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June 3 2020 10.43pm

Jeremy Corbyn

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View Matov's Profile Matov Online Flag 15 Apr 20 10.16am Send a Private Message to Matov Add Matov as a friend

Originally posted by serial thriller

Exactly!!!

Labour's first mission is to become a government. So it begs the question even more: why were there so many actively working to prevent this from happening?

Well quite. Pushing that second referendum idea was insanity yet it enjoyed popular support within the Labour Party leadership and membership.


Mentalists. All of them.

 

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View cryrst's Profile cryrst Flag Chatham 15 Apr 20 10.31am Send a Private Message to cryrst Add cryrst as a friend

Originally posted by Matov

Well quite. Pushing that second referendum idea was insanity yet it enjoyed popular support within the Labour Party leadership and membership.


Mentalists. All of them.

Yup. He should have accepted brexit and then if in power try to get some independence in decision and operation of the uk from the EU. Then try to show we can be in the EU in a different form. Who knows if we the public would go for that in a few years but to not even realise he was fighting a battle he had already lost was dumb.

 

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View Matov's Profile Matov Online Flag 15 Apr 20 4.27pm Send a Private Message to Matov Add Matov as a friend

Originally posted by cryrst

Yup. He should have accepted brexit...

The bit I have always struggled with in terms of Labours change to a second referendum stance was that it made zero electoral sense.

Scotland was lost so if Labour wanted to win then it needed to secure a majority in England and Wales. Both of whom voted Leave, not only in 2016 but also then in the 2019 Euro elections.

And in terms of both votes, if broken down on a constituency basis, then a very definite desire for Leave.

It never made any sense on the most basic rational understanding of the electoral landscape out there. The maths not complex to understand and absolutely in your face.

So was it pushed by way of actually wanting Labour to lose? That the desire to rid the party of Corbyn meant that pressure was exerted on it to adopt a policy that GUARANTEED they got slaughtered?

It is the only logical explanation. Nothing else makes any sense because their policy on a second referendum was sheer lunacy and that never made any sense.

Unless it was deliberate. The actual method of sabotaging Corbyn by people in his own party?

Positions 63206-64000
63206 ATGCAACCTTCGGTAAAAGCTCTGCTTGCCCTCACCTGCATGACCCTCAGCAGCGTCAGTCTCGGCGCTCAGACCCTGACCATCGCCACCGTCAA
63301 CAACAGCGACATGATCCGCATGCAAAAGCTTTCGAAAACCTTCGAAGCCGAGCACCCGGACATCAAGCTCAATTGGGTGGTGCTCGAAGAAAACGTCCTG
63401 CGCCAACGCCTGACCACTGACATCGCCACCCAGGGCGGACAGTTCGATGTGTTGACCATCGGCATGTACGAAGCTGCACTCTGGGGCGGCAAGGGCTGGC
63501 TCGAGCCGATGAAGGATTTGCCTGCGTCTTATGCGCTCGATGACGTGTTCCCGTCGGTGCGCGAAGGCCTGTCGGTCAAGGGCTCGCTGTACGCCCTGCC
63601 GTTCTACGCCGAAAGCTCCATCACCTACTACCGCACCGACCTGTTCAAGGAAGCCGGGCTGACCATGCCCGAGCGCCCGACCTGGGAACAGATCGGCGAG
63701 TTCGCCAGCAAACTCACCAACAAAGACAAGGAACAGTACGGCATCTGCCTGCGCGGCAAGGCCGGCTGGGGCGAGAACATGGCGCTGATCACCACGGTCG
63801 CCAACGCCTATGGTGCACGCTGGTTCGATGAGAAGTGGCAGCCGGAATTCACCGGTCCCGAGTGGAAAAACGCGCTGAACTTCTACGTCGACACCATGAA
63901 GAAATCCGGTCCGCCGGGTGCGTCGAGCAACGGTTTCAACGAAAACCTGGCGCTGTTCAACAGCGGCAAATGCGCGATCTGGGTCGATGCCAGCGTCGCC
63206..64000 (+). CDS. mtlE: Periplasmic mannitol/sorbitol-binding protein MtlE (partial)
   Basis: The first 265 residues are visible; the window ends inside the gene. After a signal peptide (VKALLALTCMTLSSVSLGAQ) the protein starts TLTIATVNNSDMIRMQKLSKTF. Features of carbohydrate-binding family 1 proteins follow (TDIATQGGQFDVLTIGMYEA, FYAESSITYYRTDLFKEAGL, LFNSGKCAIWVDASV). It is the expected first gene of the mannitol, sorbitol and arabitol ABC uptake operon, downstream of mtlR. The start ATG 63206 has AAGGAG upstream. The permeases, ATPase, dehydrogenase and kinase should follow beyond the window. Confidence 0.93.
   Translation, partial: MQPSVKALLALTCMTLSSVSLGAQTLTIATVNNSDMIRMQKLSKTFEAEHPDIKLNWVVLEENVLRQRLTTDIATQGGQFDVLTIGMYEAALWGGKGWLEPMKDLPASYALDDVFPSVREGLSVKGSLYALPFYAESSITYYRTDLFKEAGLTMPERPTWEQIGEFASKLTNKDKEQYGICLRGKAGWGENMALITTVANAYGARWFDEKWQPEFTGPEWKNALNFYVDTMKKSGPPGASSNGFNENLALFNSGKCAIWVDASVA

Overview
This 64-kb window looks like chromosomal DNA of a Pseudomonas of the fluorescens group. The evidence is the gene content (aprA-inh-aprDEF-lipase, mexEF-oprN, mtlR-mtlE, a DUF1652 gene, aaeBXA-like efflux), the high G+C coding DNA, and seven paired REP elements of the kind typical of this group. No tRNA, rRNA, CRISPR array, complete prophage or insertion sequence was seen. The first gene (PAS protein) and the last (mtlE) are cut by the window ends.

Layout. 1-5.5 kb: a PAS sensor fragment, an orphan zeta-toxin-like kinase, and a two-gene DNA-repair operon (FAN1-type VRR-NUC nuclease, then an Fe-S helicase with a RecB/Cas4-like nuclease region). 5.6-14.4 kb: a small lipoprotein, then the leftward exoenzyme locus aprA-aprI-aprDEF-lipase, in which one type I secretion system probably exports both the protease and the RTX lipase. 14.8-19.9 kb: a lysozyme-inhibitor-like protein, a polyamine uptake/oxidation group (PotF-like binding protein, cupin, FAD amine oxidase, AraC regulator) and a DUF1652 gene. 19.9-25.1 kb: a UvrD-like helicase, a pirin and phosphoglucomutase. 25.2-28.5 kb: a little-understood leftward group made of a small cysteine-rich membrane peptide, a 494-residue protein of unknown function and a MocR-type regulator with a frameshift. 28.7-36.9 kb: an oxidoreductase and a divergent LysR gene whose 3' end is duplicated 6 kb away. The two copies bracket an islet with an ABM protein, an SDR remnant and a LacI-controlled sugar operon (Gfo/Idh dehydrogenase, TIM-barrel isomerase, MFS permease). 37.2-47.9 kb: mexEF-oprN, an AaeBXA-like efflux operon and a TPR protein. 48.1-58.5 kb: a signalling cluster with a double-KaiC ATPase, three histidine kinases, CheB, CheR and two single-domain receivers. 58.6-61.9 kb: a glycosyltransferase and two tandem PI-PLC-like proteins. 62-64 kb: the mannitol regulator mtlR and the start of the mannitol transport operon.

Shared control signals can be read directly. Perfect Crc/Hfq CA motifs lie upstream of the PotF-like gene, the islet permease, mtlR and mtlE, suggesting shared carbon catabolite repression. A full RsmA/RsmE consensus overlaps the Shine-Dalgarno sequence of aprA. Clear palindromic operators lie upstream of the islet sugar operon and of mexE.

Now yes, you might all want to pile on and call me a tin-foil hat wearing lunatic but in light of this current revelation of what happened around the 2017 election, then surely my proposition actually has some credibility?

Edited by Matov (15 Apr 2020 4.37pm)

 

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View ASCPFC's Profile ASCPFC Flag Pro-Cathedral/caravan park 15 Apr 20 4.36pm Send a Private Message to ASCPFC Add ASCPFC as a friend

Originally posted by Matov

The bit I have always struggled with in terms of Labours change to a second referendum stance was that it made zero electoral sense.

Scotland was lost so if Labour wanted to win then it needed to secure a majority in England and Wales. Both of whom voted Leave, not only in 2016 but also then in 2019.

And in terms of both votes, if broken down on a constituency basis, then a very definite desire for Leave.

It never made any sense on the most basic rational understanding of the electoral landscape out there. The maths not complex to understand and absolutely in your face.

So was it pushed by way of actually wanting Labour to lose? That the desire to rid the party of Corbyn meant that pressure was exerted on it to adopt a policy that GUARANTEED they got slaughtered?

It is the only logical explanation. Nothing else makes any sense because their policy on a second referendum was sheer lunacy and that never made any sense.

Unless it was deliberate. The actual method of sabotaging Corbyn by people in his own party?

Now yes, you might all want to pile on and call me a tin-foil hat wearing lunatic but in light of this current revelation of what happened around the 2017 election, then surely my proposition actually has some credibility?

Basically tried to appease the Leavers and the Remainers amongst their own party - leaving a very incoherent policy.
Boris' triumph was in being clear in that Leave would definitely happen - regardless of party critics. Like it or lump it. The message was clear - whether you agreed with it or not.
This made Labour look indecisive and divided - which they clearly were. Whilst Boris seemed dynamic and strong.